Powerful screen guilds ensure that safety has been paramount as production restarted in the US, while rising costs saw at least one shoot head to Canada.
Independent production in North America has been resuming after months of scarcely any activity in late spring and early summer, when Covid-19 infections spiked across the US. And as the new framework for production evolves under safety protocols, confidence levels are rising gradually — tempered by the knowledge that regional spikes can bring everything back to a standstill.
Productions must comply with union and guild guidance, and are being forced to revise schedules to steer clear of high-infection areas, and operate nimble, smaller crews. By many estimates, coronavirus protocols can add anywhere from 10%‑20% onto a budget.
And then there is the issue of insurance. As the pandemic began to unfold, carriers stopped offering coverage on losses stemming from Covid-19, such as shutdowns or claims by infected parties on a production, preventing companies from securing completion bonds.
A few insurance products are emerging but they can be prohibitively expensive for independent productions, offering limited coverage and premiums that can reach 10% of the coverage limit.
Not everyone can afford to self-insure like studios and streamers. Without government relief plans like those in the UK and Canada, the majority of independent productions in the US are walking a tightrope. With all that said, and the recent consolidated return-to-work guidelines issued in September by unions and guilds, filmmakers and production companies have been finding their way back.
Shortly before the US went into lockdown in March, producer Courtney Lauren Penn looked at the roster at her Los Angeles-based Renegade Entertainment. The company she launched last year with actor and filmmaker Thomas Jane had planned to shoot three features in 2020. “I saw we were very soon going to be in a different mode for what was likely to be an extended period,” says Penn. “We looked at what would likely be the survivable elements.”
They decided to move ahead with “lower-risk profile” The Last Son Of Isaac Lemay, a western with mostly exterior shots, where cast and crew would be able to live in a bubble on a large ranch. Jane, Heather Graham, Sam Worthington and Machine Gun Kelly star, and the film went into production in Montana in October.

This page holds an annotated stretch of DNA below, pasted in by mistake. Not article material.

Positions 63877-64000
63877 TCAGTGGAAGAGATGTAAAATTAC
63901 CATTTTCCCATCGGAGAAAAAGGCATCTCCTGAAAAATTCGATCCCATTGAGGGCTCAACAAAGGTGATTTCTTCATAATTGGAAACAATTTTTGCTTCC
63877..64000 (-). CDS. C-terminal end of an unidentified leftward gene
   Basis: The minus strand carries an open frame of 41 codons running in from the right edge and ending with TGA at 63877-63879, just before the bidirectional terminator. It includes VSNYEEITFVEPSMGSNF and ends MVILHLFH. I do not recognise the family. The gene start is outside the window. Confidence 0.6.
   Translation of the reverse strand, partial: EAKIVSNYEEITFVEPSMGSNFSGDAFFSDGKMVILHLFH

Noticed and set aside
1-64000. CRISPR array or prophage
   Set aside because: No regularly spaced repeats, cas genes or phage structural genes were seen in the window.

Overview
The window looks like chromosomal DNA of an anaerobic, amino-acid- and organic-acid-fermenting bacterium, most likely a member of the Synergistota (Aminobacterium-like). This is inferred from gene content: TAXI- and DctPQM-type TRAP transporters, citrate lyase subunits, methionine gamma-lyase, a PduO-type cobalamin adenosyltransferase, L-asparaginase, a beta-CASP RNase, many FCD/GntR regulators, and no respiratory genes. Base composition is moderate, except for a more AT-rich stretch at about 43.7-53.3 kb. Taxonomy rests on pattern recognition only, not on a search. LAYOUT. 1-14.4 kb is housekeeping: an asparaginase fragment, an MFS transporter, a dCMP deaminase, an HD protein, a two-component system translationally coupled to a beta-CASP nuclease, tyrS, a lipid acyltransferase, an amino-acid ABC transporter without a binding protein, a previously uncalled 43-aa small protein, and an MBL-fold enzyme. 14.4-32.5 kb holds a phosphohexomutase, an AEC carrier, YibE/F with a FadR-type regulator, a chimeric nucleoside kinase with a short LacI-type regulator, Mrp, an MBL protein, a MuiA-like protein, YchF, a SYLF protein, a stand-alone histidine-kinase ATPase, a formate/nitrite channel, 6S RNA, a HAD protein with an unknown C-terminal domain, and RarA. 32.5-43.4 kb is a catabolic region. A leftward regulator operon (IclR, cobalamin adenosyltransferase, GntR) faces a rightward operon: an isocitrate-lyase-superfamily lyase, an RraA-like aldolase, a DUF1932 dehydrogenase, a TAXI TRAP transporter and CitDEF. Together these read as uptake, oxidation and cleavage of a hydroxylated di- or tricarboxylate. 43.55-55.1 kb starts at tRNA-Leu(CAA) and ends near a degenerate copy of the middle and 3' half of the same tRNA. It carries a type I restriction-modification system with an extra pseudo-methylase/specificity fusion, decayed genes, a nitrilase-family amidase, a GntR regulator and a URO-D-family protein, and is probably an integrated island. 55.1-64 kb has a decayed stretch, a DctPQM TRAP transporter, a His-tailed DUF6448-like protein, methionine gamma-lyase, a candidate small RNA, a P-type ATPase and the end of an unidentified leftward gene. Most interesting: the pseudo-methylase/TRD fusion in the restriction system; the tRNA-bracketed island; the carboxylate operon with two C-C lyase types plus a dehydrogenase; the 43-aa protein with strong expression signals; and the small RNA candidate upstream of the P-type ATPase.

The producers hired Covid-19 consultants and adopted customised protocols and zones to keep people separate from director Tim Sutton, the producers and actors. A Covid‑19 compliance officer ensured protocols were observed, and daily testing went further than the Screen Actors Guild (SAG) mandate of a lab-based PCR (polymerase chain reaction) diagnostic test taken within 48 hours of returning to work. Lead financier VMI Worldwide handles sales and the production has insurance that covers Covid-19.
North of the border
Limelight president Dylan Sellers shot two films in Canada, shuttling between Vancouver for Warner Bros Home Entertainment’s A Cinderella Story: Starstruck and Ontario for the independently financed Naomi Watts thriller Lakewood, which Phillip Noyce directs. Both films shot from late July to early September.
The plan was to film Lakewood in New York state, near to Watts’ home. Sellers was concerned about Covid‑19 protocols in the US and knew money could be saved through production incentives in Canada. So in June, less than a month from the start of principal photography, they pivoted. Sellers flew cast and crew to Toronto where they undertook a mandatory 14-day quarantine before travelling a few hours to North Bay.
“It was a crazy fast pre-production,” he says, adding that, on balance, what would have resulted in a 25% saving from Ontario incentives was cut down by Covid-19 expenses to “a 10%-15% win”. Limelight bonds its own films and took out standard insurance. Canada’s federal relief programme would offer protection against coronavirus-related contingencies so long as the production implemented proper protocols, which it did. “Everybody wore masks, religiously,” says Sellers.
There was regular rapid testing — less sensitive than the gold-standard PCR test but able to produce results in 30 minutes. The production hired more vans so people could distance on shuttles, and handed out individually wrapped, pre-packaged food.
AGC Studios, which shot a secret untitled Neill Blomkamp supernatural thriller near Vancouver over the summer, is in production on Queenpins in Pomona, California after prep in Los Angeles on the Kristen Bell comedy shut down in March.
“That’s a conundrum for an independent film because you’ve raised enough money to make the movie pre-coronavirus, and then the only way you can go back up is if you’re able to cover these extraordinary costs that all relate to Covid-19 safety,” notes AGC’s head of film Linda McDonough.